“They pitched the idea to our class,” said Loes, “and I wasn’t quite sure about it.”
Loes thought about it though, and empathized with the start-up processes all new business go through.
“Their purpose really resonated with me,” Loes said. “I’m being very serendipitous with this project. It takes courage for them to come up with the idea and it takes courage to say ‘we don’t know what we’re doing.’”
After the project received the stamp of professor approval, it went into the students’ hands. They’ve spent time discussing about the promotional strategies from starting a Kickstarter campaign to the focus of social media promotions when the brand debuts.
Although the class has a short timeline to put all the pieces together, group leader Mary Claire Couch seems confident in what Revivalist will mean for the fashion world.
“It’s hard to market clothing that hasn’t been created yet,” said Couch, “but we can build upon what they have. They have cute clothing and the message behind the clothing is unique and appealing toward the target market.”
Loes agrees, coming from the perspective of a professor and a parent.
“They’re going against what fashion companies say,” said Loes. “They are cool and unique enough to make an anti-fashion-industry statement work.”
And they are.
The average model on the runways of New York or even in Victoria’s Secret catalogs usually maintains a super, petite frame for her 5-foot-10 or taller height. This idea supposedly makes the clothes look the best, but realistically, not many girls have legs for days and perfect proportions up and down.
Revivalist wants to show the opposite of that stereotype.
“We want to represent healthier women,” Phillips said. “We want to live consistently in our brand and promote that.”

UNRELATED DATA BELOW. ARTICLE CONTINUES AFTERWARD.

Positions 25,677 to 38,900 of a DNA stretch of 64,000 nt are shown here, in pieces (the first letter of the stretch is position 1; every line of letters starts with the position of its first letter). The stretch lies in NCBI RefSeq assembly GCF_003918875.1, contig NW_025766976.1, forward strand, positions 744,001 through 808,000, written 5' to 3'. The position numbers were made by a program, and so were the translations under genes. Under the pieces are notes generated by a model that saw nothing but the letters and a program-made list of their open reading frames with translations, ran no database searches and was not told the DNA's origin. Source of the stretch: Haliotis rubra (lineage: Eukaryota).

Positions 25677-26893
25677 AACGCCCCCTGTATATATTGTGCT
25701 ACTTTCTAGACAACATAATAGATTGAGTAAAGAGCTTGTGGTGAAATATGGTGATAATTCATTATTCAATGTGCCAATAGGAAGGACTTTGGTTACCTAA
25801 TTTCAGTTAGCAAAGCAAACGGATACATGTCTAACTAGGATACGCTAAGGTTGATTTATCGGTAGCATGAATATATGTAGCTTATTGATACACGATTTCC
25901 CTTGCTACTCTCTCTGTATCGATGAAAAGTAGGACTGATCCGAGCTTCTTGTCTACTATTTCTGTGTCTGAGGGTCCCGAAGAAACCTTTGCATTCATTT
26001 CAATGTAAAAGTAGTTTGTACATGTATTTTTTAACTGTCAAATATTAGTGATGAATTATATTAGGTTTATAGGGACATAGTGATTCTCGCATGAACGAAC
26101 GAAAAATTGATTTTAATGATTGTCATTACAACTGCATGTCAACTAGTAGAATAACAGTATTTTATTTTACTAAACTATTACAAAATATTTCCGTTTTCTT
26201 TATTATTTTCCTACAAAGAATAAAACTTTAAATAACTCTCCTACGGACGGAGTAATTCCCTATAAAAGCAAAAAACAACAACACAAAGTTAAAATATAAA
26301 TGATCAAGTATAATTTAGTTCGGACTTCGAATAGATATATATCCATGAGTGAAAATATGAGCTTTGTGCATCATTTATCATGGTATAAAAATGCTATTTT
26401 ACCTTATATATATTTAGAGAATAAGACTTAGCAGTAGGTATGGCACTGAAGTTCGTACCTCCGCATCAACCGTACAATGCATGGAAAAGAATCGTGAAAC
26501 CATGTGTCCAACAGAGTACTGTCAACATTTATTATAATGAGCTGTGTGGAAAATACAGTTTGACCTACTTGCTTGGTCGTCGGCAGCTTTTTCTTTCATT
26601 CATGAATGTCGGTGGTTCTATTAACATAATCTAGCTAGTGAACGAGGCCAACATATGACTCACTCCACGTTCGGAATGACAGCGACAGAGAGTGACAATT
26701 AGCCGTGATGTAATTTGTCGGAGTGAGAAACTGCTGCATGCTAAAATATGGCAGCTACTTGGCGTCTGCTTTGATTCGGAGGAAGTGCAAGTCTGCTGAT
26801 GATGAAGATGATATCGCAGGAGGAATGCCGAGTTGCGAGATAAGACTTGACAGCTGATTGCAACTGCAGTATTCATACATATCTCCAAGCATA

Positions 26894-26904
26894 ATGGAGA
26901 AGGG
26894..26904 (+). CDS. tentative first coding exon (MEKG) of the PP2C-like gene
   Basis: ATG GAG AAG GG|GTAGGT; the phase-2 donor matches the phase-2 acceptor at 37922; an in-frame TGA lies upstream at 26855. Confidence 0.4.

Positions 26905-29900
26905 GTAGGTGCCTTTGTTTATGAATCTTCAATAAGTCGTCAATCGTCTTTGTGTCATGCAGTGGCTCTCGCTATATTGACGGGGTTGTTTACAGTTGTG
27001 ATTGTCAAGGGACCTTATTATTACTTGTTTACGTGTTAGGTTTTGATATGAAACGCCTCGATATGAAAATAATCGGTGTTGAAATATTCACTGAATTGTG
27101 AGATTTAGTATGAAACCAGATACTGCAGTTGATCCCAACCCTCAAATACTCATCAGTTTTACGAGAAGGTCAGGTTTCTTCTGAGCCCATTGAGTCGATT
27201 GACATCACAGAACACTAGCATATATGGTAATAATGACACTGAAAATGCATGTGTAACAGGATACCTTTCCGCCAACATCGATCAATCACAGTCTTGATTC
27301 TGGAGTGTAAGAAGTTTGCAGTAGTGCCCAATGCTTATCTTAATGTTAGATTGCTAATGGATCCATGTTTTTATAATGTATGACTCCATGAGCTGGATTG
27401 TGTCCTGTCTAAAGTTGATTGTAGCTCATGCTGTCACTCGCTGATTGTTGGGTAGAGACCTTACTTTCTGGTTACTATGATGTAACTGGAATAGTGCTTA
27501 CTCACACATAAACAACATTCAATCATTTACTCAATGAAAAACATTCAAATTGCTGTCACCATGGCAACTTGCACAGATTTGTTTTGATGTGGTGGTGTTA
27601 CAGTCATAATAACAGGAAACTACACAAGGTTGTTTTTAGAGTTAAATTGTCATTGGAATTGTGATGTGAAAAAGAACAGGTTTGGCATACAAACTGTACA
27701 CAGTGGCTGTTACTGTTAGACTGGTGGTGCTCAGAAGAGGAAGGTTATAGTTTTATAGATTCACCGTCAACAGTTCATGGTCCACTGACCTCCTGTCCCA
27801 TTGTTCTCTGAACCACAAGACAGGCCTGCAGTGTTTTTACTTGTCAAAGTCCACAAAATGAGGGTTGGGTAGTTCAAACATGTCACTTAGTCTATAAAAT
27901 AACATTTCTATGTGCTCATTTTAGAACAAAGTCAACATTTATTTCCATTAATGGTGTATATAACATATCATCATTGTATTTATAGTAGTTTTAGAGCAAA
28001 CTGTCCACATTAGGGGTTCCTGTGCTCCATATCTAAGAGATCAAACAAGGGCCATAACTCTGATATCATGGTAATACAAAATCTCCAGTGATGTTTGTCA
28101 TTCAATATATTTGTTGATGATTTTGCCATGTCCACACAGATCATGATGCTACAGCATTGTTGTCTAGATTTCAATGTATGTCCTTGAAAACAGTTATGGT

Revivalist also isn’t about the need to get rich or famous for Boes and Phillips. The crowning glory of this brand embodies the idea of the reinvention of the sophisticated women and the rejuvenation of confidence within one’s self.
“We are so encouraged by this picture painted by Jesus for us,” said Phillips.
The path ahead shows promise for Revivalist. Phillips said they have seen a huge increase in the business and production side of things and began sewing the samples themselves. No giant manufacturing machines or employee entourage. Just two 22-year-olds with their fabrics and sewing kits. With everything falling right into place, Revivalist anticipates its first collection in fall of this year.
Boes and Phillips plan to start with an online store and gradually, put their pieces in pop-up stores. They dream about where their clothes and the Revivalist brand will take them next.
“Way down the line,” said Boes, “we could be in New York City. It’d be a dream come true.”
Phillips excitedly agrees.
“I’m terrified this is my dream and that I’m going to fail horribly. But I have no idea. I wouldn’t want to be doing anything else; 30 years from now, I still want to do this.”
They still want to turn the fashion industry upside down with their noteworthy statement about making the pieces represent a higher meaning than just things you put on your body.
They still want to prove faith and fashion can work together if the elements own the sole mission of the project.
They still want to fight for their mission by letting their clothes do the talking.
“Bottom line, we want to revive what we think has been taken from women in our culture,” said Phillips. “Fashion can restore what has been taken. We are a part of a movement and culture.”